Using Data to Track Loss and Damage from Climate Change

Rajesh Sharma, Programme Specialist, Disaster Risk Information & Application

November 15, 2023

Guided by agreed international standards and protocols, the practice of recording loss and damage can significantly improve harmonized reporting and transparency, inform policies, and provide support to various climate-related actions.

UNDP Bangladesh

At the UN’s climate conference in Sharm El-Sheikh last year, governments agreed to provide ‘loss and damage’ funding to vulnerable countries hit by extreme weather events linked to climate change. This funding would allow a country like Afghanistan, for example, to access additional funding to avert, minimize and address the negative impacts of climate change by building resilient communities, protecting livelihoods, and safeguarding ecosystems. 

While the discussions on the fund are underway, it is important to establish a universally endorsed system for recording loss and damage. This will provide an important basis for estimating ‘loss and damage’ and seeking financial resources from the fund to minimize the negative impacts and to enhance transparency. For example, increasing incidence of heat waves, typhoons, droughts and their resulting impacts on people, communities, livelihoods, livestock, agriculture yield, can be better understood if these are recorded systematically and analyzed. 

Fortunately, this doesn’t need to start from scratch! 

Globally, many countries already maintain national disaster loss and damage data management systems which record key statistics on hazardous events and their adverse effects, some of it disaggregated at sub-national levels. 

Analysis of data collected over decades clearly indicates increased incidence and impact of these events. Measures adopted by governments and development partners to mitigate the impacts of disasters begin to show their efficacy and benefits in the data over longer periods of time. For example, we’re able to see the recorded deaths in Cambodia from climate-related hazardous events down to the local level for the past 25 years. Measures to reduce deaths can be monitored and tracked over years to ensure effective implementation of policies and efficient utilization of funds. 

These national data systems have also become an important source for monitoring the national and sub-national disaster risk reduction efforts and reporting for the Sendai Framework for Disaster Risk Reduction and the relevant Sustainable Development Goals.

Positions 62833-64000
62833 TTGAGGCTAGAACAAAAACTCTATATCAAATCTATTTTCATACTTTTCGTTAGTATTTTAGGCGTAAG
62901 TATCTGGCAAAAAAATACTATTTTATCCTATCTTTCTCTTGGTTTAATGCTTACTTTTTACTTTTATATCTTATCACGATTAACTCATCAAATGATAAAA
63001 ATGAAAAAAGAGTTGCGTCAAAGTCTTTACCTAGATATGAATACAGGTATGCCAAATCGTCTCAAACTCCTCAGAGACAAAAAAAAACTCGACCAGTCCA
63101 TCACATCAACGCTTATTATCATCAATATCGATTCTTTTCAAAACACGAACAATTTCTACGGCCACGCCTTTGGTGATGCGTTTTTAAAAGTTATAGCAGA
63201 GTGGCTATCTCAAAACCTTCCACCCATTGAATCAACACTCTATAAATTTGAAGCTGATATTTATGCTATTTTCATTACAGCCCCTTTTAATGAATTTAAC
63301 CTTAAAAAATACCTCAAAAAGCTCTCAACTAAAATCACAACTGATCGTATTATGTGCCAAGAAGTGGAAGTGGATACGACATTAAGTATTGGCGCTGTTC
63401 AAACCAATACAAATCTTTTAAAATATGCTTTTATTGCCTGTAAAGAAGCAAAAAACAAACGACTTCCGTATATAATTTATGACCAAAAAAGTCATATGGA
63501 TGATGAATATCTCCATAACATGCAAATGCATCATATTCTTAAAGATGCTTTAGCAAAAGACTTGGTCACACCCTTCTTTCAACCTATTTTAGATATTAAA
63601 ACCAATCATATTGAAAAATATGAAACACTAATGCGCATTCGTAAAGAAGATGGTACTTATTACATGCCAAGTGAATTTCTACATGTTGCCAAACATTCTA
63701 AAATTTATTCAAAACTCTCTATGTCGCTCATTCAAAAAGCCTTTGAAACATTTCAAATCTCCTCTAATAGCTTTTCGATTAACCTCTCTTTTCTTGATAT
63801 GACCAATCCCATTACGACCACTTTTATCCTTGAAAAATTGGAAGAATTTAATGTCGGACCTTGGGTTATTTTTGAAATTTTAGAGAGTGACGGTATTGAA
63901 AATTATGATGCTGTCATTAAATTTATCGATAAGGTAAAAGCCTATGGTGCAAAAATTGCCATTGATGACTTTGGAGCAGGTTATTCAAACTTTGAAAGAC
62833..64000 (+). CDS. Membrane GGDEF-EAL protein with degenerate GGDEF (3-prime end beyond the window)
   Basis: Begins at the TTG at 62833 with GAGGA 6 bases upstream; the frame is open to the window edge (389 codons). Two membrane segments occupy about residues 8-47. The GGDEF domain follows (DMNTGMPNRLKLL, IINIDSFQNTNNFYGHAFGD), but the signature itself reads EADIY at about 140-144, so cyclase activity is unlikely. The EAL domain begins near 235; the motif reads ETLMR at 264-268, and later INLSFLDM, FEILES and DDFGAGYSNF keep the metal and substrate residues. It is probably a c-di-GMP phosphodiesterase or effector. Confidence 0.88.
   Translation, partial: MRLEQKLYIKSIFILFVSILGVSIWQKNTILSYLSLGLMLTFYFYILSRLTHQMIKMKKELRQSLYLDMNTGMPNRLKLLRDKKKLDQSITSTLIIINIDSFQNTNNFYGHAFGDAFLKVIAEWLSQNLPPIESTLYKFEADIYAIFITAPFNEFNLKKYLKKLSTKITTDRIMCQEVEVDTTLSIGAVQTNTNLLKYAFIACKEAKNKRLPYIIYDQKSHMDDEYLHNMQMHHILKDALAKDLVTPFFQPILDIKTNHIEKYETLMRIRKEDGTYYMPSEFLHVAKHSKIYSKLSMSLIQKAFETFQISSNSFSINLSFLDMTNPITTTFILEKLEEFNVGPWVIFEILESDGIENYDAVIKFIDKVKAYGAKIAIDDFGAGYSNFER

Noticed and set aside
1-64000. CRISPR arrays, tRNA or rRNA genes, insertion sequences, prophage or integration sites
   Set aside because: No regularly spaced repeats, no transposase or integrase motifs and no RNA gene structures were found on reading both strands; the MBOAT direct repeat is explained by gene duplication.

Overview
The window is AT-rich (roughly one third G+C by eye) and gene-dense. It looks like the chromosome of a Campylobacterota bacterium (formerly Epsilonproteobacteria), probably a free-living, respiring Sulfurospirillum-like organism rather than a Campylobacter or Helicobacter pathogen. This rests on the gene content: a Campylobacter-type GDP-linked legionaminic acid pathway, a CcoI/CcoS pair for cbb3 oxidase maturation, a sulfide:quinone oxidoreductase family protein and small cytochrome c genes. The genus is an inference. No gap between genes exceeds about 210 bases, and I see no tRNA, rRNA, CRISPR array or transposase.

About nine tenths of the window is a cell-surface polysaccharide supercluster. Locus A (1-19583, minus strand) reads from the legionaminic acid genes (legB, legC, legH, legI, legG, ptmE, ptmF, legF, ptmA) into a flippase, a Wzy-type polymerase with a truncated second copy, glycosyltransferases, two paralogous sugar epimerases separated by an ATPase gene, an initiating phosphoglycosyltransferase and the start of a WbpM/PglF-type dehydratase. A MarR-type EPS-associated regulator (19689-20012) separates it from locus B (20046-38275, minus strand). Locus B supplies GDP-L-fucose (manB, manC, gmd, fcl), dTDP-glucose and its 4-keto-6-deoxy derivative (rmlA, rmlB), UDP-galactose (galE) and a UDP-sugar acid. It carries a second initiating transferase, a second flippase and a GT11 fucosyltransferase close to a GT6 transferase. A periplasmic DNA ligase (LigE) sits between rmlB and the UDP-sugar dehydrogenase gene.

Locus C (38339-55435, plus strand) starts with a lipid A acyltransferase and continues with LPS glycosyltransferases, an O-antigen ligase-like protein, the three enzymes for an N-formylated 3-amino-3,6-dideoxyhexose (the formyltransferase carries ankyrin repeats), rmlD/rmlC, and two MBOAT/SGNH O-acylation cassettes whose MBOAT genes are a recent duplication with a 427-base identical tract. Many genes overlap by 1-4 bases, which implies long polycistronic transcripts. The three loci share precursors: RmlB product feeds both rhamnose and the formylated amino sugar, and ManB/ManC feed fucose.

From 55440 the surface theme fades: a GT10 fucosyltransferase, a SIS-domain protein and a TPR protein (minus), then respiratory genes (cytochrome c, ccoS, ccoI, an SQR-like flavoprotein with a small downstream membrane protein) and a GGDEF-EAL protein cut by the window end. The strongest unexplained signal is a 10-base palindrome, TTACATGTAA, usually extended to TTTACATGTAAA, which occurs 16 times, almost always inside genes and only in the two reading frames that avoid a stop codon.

The designated disaster management agency (DMA) in a country plays a leadership role in consultation with several other ministries and relevant agencies, such as respective national societies and other associations. Under the leadership of the DMA, with technical support from UNDP, a format for data collection could be finalized and the past data collected from agencies covering environment, health, public works, transport, agriculture, statistics, and others at national, provincial, and sub-national entities. 

Finally, UNDP supports analysis of the data to derive useful insights and findings and share these in a national workshop. Using the capacities in place, the DMA continues to collect the data and use the analysis for supporting planning, decision-making and other risk reduction processes, including post-disaster recovery.

With the increasing impacts of, and interconnectedness between, both rapid and slow onset events, these national loss and damage data management systems can be leveraged to record the impacts of all types of hazardous events. Furthermore, when analyzed with the data collected following a major event and a Post Disaster Needs Assessment (PDNA), yields a comprehensive recovery framework featuring specific recommendations for building resilience. 

The PDNA is a mechanism for joint assessment and recovery planning following a disaster. Anchored in the Tripartite agreement between the United Nations, the World Bank, and the European Union, this tool for post crisis assessment and recovery planning seeks to assess the impact of large-scale disaster events that results from most hazards, and help define a strategy for recovery, including the estimation of financial resources required to build back better.

In the medium to long term, analysis encompassing both rapid and slow onset events will provide national governments with a holistic view of the loss and damages and help them plan and implement coherent strategies and action plans, integrating disaster risk reduction and climate change adaptation to reduce losses and damages. 

Given the relevance and importance of recording loss and damage in affected countries, UNDP, UNDRR and WMO along with other partners are collaborating to develop the next generation of disaster loss and damage tracking aligned with the digital maturity of countries and utilizing the latest technologies to record and analyze data. This builds on the long practice and experience of establishing national disaster loss and damage data management systems. 

Guided by agreed international standards and protocols, this practice of recording loss and damage can significantly improve harmonized reporting and transparency, inform policies, and provide support to various climate-related actions. 

UNDP with its wide network of country offices and long experience of implementing projects of similar scale, is well positioned to take this forward together with other partners and help build resilience against a range of complex impacts linked to a changing climate.